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Games he will always remember

For Doug Flutie, Thankgiving Day memories are priceless

NATICK --It was always the biggest game of his life.

He remembers the intense buildup, how the town rallied behind his team. And how his mind raced with possibilities for days. Will this play work? Maybe we should try this. Can we stop their running backs? Will our star receiver play?

The wait, the uncertainty, was excruciating. Then the day came, with the bands blaring and cheerleaders doing backflips and as many as 13,000 people in the stands. And then it was time to run out onto the frozen turf and play.

Doug Flutie remembers those Thanksgiving Day football games with a smile.

He’s reminiscing as he sits in the locker room at Gillette Stadium, where he has become the elder statesman of the New England Patriots, the trusted backup to superstar Tom Brady after 22 years of pro experience. Brady walks by. Coach Bill Belichick walks by. But this is about Natick football, just Natick football.

Natick, of course, is his hometown. It’s where Flutie starred at quarterback from 1978-80 before going on to Boston College. Flutie’s career took off at BC, where his Hail Mary pass against the University of Miami became the stuff of legend.

He won the Heisman Trophy as the nation’s top collegiate player. He’s since played in the National Football League, won championships in the Canadian Football League, and is now back in the NFL.

He’s been to the big leagues all right. But some of Flutie’s best memories are of playing for Natick High on Thanksgiving.

Thousands of student-athletes in Massachusetts will take the field this morning to play in Thanksgiving football games and the 43-year-old Flutie will get swept up in the excitement again himself.

He will attend Natick’s game against visiting Framingham, taking a break from preparations for Sunday’s game in Kansas City.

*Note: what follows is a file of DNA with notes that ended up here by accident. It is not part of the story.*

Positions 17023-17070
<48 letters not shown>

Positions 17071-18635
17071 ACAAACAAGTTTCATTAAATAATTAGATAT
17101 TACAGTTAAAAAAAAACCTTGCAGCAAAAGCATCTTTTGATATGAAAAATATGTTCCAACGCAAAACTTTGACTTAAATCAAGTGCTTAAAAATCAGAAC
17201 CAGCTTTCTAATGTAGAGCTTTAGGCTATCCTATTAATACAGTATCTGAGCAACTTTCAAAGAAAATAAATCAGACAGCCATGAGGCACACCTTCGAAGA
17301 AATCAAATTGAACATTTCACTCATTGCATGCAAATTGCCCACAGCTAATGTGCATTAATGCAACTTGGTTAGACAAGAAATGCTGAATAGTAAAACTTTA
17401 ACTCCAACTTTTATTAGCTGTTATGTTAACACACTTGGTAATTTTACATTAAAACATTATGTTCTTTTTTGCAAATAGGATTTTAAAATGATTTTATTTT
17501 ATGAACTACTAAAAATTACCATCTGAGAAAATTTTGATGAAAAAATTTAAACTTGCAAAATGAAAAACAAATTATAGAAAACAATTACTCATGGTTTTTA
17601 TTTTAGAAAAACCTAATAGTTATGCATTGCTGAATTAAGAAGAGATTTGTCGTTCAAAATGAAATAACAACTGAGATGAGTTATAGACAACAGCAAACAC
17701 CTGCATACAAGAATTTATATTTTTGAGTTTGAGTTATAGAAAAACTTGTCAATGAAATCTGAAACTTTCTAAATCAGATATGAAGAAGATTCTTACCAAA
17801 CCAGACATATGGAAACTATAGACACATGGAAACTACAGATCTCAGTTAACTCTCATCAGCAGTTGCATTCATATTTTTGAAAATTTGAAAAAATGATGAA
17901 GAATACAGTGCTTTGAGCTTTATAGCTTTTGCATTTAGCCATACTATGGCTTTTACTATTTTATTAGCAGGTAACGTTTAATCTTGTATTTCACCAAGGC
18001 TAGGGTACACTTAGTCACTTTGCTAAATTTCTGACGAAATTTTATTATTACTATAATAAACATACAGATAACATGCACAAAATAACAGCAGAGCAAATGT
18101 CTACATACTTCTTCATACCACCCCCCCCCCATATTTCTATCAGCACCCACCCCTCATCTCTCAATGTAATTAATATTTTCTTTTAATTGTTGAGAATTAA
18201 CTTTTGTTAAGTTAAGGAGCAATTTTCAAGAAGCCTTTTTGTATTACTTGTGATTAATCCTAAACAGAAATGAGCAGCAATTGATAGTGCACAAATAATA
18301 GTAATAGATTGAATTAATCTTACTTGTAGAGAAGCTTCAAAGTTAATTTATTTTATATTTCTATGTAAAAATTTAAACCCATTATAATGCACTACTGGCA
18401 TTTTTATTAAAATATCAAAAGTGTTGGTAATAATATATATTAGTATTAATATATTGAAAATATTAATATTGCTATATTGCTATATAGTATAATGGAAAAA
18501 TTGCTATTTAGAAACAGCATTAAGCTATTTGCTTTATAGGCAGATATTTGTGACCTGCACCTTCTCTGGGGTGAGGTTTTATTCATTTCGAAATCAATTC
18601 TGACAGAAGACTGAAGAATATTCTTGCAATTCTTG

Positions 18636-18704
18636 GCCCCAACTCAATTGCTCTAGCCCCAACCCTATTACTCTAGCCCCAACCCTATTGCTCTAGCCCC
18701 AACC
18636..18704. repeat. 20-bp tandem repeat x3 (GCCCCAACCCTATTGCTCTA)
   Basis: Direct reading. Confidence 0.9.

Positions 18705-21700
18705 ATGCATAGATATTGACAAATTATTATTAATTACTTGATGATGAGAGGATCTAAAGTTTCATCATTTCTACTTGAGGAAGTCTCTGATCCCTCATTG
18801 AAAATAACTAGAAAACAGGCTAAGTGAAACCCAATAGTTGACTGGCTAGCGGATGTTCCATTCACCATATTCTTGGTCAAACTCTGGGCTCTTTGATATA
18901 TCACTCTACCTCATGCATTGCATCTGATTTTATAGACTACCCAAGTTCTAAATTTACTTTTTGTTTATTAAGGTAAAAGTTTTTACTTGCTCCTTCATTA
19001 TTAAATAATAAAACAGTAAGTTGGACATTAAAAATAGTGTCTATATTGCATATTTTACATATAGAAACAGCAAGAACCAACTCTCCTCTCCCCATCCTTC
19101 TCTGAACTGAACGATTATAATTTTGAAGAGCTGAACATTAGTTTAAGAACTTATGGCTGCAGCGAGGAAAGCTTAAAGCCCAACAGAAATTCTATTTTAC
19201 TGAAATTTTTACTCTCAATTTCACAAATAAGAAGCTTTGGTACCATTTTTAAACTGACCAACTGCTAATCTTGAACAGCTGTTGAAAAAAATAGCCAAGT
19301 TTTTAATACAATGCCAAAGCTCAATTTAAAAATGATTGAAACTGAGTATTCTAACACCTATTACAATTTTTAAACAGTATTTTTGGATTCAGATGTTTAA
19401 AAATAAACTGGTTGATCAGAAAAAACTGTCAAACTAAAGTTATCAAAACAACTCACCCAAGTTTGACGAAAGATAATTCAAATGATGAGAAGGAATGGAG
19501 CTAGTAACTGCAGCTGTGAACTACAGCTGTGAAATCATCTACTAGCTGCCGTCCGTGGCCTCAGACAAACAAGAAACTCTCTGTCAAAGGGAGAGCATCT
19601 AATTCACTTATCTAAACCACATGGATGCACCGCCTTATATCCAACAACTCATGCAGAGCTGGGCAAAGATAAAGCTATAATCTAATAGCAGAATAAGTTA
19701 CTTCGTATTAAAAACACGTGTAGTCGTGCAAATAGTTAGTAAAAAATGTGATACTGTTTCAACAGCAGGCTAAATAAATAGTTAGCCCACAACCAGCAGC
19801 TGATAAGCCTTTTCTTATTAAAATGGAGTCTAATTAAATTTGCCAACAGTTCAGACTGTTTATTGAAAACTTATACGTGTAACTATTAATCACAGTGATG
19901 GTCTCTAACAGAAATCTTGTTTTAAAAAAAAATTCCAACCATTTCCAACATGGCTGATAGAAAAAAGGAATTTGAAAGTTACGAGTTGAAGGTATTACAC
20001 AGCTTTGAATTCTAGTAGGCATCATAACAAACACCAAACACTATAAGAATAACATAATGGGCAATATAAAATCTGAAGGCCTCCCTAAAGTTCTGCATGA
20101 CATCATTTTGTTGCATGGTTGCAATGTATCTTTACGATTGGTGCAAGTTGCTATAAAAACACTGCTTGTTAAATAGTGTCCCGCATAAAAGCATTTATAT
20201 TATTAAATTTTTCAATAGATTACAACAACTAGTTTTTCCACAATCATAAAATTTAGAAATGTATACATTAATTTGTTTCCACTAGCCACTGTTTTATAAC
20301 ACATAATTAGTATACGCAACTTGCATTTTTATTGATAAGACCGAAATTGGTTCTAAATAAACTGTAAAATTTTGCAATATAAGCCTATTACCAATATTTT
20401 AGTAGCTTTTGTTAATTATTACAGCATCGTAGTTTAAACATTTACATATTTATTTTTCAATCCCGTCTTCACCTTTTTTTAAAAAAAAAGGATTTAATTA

‘‘It was just a great atmosphere to play in,’’ he says. ‘‘At every level, I’ve had special memories. And those are special memories.’’

It is, as he told Natick High players earlier this year, one of the great traditions in Massachusetts.

What does Flutie remember most about Thanksgiving?

‘‘The game starts earlier [10 a.m.], so it was always an early, early morning,’’ he said.

‘‘Usually, we all got together and went out to breakfast before our regular games, so we got up ridiculously early on Thanksgiving. It was a cool feeling because high school kids usually don’t wake up that early.

‘‘It was always a cold-weather game and as a senior, your thought process that morning is that ‘wow, this is my last high school game.’ The fact that it’s on Thanksgiving makes it even more special. There’s a longer buildup to it and that helped create a playoff or Super Bowl type of atmosphere. It was always exciting.’’

In Flutie’s years, Natick’s rival was Framingham South, which has since merged with Framingham North.

As a sophomore, Flutie directed the Redmen to a 38-14 win at Framingham’s Bowditch Field.

Coach Tom Lamb remembered that Flutie didn’t start the year at quarterback, his brother Bill did. Yet after three games, Lamb gave Doug the job and moved Bill to receiver. Natick finished 8-2.

‘‘It was one of the few times we moved a senior out of the quarterback spot and put in a sophomore and didn’t have to explain it to the parents,’’ Lamb joked.

Doug connected with Bill on a 24-yard touchdown that Thanksgiving and also remembered a special moment after the game.

‘‘That was my last game with Bill and we had some nice catches and throws, but what I’ll never forget is being together on the field, the two of us, and getting a picture of the two of us in uniform with my mom,’’ he said.